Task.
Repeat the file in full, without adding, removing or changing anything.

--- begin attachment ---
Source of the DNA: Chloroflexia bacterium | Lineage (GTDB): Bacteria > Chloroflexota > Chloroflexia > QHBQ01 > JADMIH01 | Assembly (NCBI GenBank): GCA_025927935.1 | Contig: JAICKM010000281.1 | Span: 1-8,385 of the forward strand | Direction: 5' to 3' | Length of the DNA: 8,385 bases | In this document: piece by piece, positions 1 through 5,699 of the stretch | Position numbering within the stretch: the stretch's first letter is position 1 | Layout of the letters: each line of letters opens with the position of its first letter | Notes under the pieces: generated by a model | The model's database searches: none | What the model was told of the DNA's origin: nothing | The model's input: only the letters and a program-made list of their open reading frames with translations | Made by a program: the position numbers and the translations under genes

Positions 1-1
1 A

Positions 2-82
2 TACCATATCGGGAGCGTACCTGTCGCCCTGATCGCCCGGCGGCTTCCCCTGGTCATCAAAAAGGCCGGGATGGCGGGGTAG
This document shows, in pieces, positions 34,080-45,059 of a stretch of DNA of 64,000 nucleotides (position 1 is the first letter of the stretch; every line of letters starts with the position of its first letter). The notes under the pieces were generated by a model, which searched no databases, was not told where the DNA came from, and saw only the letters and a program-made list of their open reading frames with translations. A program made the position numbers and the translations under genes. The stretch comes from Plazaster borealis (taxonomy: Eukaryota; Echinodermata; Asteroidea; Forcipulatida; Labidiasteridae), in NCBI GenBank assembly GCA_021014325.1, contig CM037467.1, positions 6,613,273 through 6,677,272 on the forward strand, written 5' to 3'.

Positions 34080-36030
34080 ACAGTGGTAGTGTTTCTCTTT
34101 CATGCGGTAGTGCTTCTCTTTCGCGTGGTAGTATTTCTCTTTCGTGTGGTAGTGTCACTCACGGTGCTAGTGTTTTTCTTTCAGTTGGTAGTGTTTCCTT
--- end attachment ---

Source of the DNA: Chloroflexia bacterium | Lineage (GTDB): Bacteria > Chloroflexota > Chloroflexia > QHBQ01 > JADMIH01 | Assembly (NCBI GenBank): GCA_025927935.1 | Contig: JAICKM010000281.1 | Span: 1-8,385 of the forward strand | Direction: 5' to 3' | Length of the DNA: 8,385 bases | In this document: piece by piece, positions 1 through 5,699 of the stretch | Position numbering within the stretch: the stretch's first letter is position 1 | Layout of the letters: each line of letters opens with the position of its first letter | Notes under the pieces: generated by a model | The model's database searches: none | What the model was told of the DNA's origin: nothing | The model's input: only the letters and a program-made list of their open reading frames with translations | Made by a program: the position numbers and the translations under genes

Positions 1-1
1 A

Positions 2-82
2 TACCATATCGGGAGCGTACCTGTCGCCCTGATCGCCCGGCGGCTTCCCCTGGTCATCAAAAAGGCCGGGATGGCGGGGTAG
This document shows, in pieces, positions 34,080-45,059 of a stretch of DNA of 64,000 nucleotides (position 1 is the first letter of the stretch; every line of letters starts with the position of its first letter). The notes under the pieces were generated by a model, which searched no databases, was not told where the DNA came from, and saw only the letters and a program-made list of their open reading frames with translations. A program made the position numbers and the translations under genes. The stretch comes from Plazaster borealis (taxonomy: Eukaryota; Echinodermata; Asteroidea; Forcipulatida; Labidiasteridae), in NCBI GenBank assembly GCA_021014325.1, contig CM037467.1, positions 6,613,273 through 6,677,272 on the forward strand, written 5' to 3'.

Positions 34080-36030
34080 ACAGTGGTAGTGTTTCTCTTT
34101 CATGCGGTAGTGCTTCTCTTTCGCGTGGTAGTATTTCTCTTTCGTGTGGTAGTGTCACTCACGGTGCTAGTGTTTTTCTTTCAGTTGGTAGTGTTTCCTT